Wear Fencing create handcrafted residential fencing solutions which are built for kiwi conditions.
We are a full-service fencing contractor and our services including planning, design, construction, installation and repairs and maintenance.
Paling timber fences are one of the most popular residential styles of fencing in New Zealand due to their long life and value for money. A standard paling timber fence provides security, privacy and easily blends in with your surrounds.
Paling Fences are the most common type of fence and most traditional type of timber fence. Commonly known as treated pine fences they offer the perfect solution for boundary fencing around your home. A traditional Paling Fence is built with treated pine posts, rails and palings with the palings butted up against each other to provide great privacy. This design makes it one of the cheapest full privacy boundary fences on the market.
With the treatment in the timber offering long term resistance against decay and insects it’s no wonder it is one of New Zealand’s most popular long lasting fences.
A well designed and built picket fence can add value and instant curb appeal to your kiwi villa, character property or heritage home. Picket Fencing is a traditional style of fencing produced from wooden pales attached to a rail with evenly spaced gaps left between them.
This makes picket fencing the perfect option to protect or mark out boundaries, but also allow light or visibility through the fence.
Traditional picket fencing is visually appealing, but also offers security for pets and children. If you are looking to add charm and beauty to your property, we offer a wide selection of picket fence options that can be custom designed to fit your property. Timber pickets can be painted, stained or left plain. Where possible we source our time from renewable New Zealand stock.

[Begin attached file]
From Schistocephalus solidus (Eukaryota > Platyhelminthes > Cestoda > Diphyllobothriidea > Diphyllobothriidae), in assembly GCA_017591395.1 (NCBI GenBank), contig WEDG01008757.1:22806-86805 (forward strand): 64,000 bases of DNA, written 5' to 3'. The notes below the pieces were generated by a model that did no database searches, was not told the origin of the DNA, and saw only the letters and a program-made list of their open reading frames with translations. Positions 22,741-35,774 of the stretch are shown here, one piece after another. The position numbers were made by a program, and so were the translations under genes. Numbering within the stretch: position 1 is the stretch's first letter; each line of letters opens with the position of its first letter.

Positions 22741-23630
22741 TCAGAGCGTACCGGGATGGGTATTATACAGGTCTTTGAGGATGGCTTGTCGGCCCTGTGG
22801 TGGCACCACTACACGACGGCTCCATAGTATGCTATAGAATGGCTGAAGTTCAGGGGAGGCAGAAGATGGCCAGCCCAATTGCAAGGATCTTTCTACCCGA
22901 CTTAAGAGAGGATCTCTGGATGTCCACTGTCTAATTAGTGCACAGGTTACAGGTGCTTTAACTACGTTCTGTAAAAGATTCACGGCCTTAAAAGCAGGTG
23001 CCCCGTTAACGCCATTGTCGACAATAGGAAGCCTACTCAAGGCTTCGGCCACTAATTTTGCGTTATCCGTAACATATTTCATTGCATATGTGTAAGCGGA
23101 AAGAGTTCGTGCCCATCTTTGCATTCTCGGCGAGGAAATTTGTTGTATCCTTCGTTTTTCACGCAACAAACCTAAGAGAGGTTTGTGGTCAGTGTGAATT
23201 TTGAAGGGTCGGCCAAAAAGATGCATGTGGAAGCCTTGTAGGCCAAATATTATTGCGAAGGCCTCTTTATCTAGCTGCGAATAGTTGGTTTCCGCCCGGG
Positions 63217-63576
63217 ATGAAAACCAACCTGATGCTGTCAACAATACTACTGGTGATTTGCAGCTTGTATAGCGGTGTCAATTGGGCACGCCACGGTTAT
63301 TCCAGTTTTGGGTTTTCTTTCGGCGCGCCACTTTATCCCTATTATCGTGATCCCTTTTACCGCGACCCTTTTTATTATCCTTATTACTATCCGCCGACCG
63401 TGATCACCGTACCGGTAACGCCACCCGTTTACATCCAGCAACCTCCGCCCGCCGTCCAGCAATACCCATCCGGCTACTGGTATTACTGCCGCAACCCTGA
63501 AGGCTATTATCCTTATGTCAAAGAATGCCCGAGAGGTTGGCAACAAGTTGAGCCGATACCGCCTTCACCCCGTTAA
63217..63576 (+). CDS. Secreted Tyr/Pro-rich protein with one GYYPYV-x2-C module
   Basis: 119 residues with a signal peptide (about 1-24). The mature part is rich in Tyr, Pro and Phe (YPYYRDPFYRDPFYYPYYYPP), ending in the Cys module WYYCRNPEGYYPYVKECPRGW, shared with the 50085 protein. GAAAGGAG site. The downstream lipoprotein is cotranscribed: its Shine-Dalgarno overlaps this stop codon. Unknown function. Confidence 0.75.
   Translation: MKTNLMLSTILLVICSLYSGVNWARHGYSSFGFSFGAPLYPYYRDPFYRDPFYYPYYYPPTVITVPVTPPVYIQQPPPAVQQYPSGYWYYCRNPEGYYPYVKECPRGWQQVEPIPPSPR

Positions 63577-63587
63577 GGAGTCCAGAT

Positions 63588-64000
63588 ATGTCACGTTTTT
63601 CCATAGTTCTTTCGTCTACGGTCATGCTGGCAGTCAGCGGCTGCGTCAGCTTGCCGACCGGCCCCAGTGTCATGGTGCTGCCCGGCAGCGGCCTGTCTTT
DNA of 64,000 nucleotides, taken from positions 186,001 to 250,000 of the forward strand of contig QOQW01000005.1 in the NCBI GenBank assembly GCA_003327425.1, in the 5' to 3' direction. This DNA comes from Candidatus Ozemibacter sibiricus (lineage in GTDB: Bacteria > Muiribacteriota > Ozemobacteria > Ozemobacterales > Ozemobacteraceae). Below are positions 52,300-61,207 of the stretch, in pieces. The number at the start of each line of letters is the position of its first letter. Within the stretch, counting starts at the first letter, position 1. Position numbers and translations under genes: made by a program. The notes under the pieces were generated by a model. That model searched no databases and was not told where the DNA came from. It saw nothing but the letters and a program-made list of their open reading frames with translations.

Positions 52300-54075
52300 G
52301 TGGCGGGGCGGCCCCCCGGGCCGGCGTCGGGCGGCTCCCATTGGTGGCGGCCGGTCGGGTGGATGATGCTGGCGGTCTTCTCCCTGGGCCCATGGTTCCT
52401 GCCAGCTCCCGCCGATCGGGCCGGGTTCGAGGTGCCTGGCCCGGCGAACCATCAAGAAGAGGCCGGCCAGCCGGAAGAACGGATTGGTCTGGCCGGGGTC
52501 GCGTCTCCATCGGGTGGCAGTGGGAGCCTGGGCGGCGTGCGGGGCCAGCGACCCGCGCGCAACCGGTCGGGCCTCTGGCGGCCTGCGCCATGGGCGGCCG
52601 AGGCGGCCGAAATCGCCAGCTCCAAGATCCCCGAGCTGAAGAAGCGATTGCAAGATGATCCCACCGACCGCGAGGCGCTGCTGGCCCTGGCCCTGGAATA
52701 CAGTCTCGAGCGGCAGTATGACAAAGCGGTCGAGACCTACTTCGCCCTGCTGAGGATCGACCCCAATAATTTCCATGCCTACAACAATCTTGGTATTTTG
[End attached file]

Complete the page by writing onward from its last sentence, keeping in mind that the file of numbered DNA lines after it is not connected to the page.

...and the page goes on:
Post & Rail Fences
Post & Rail fencing is a generic term used to describe any fencing system comprising of solid timber post & rails.
The system combines a robust and traditional design, with good vision through the fence and also has the added benefit of being able to be used as an attractive option as a livestock barrier.
Post and rail fencing is a great way to add value and security to your property. Its simple design also makes post and rail fencing an ideal choice for sloping and uneven ground. These fences are sturdy and durable enough to withstand areas subject to high wind, such as the Canterbury plains.
Post and Rail fences can be ideal for entrance ways, driveways edges, residential properties and lifestyle property boundaries. It's simple, solid construction will not only look good when completed, but can continue looking great for many years to come if maintained properly. Options include 4 rail, 3 rail, 2 rail and single rails construction.
Trellis Fences, Screening and Pergolas
Trellis fencing can be used to divide areas of your garden and create visual boundaries, while still allowing light to pass through. This allows you to separate another area and give the illusion of additional space. Trellis fencing can also conceal something that you don’t want on show, such as bins or a compost area for example.
Trellis fencing also provides a suitable structure for planting climbers which can visually soften a boundary. This type of fencing offers great support for beautiful climbing plants, such as roses, making a charming and elegant addition to your outdoor space.
Wear Fencing can create custom panels or alternatively pre-manufactured trellis panels come in an range of styles including:
Swimming & Spa Pool Fencing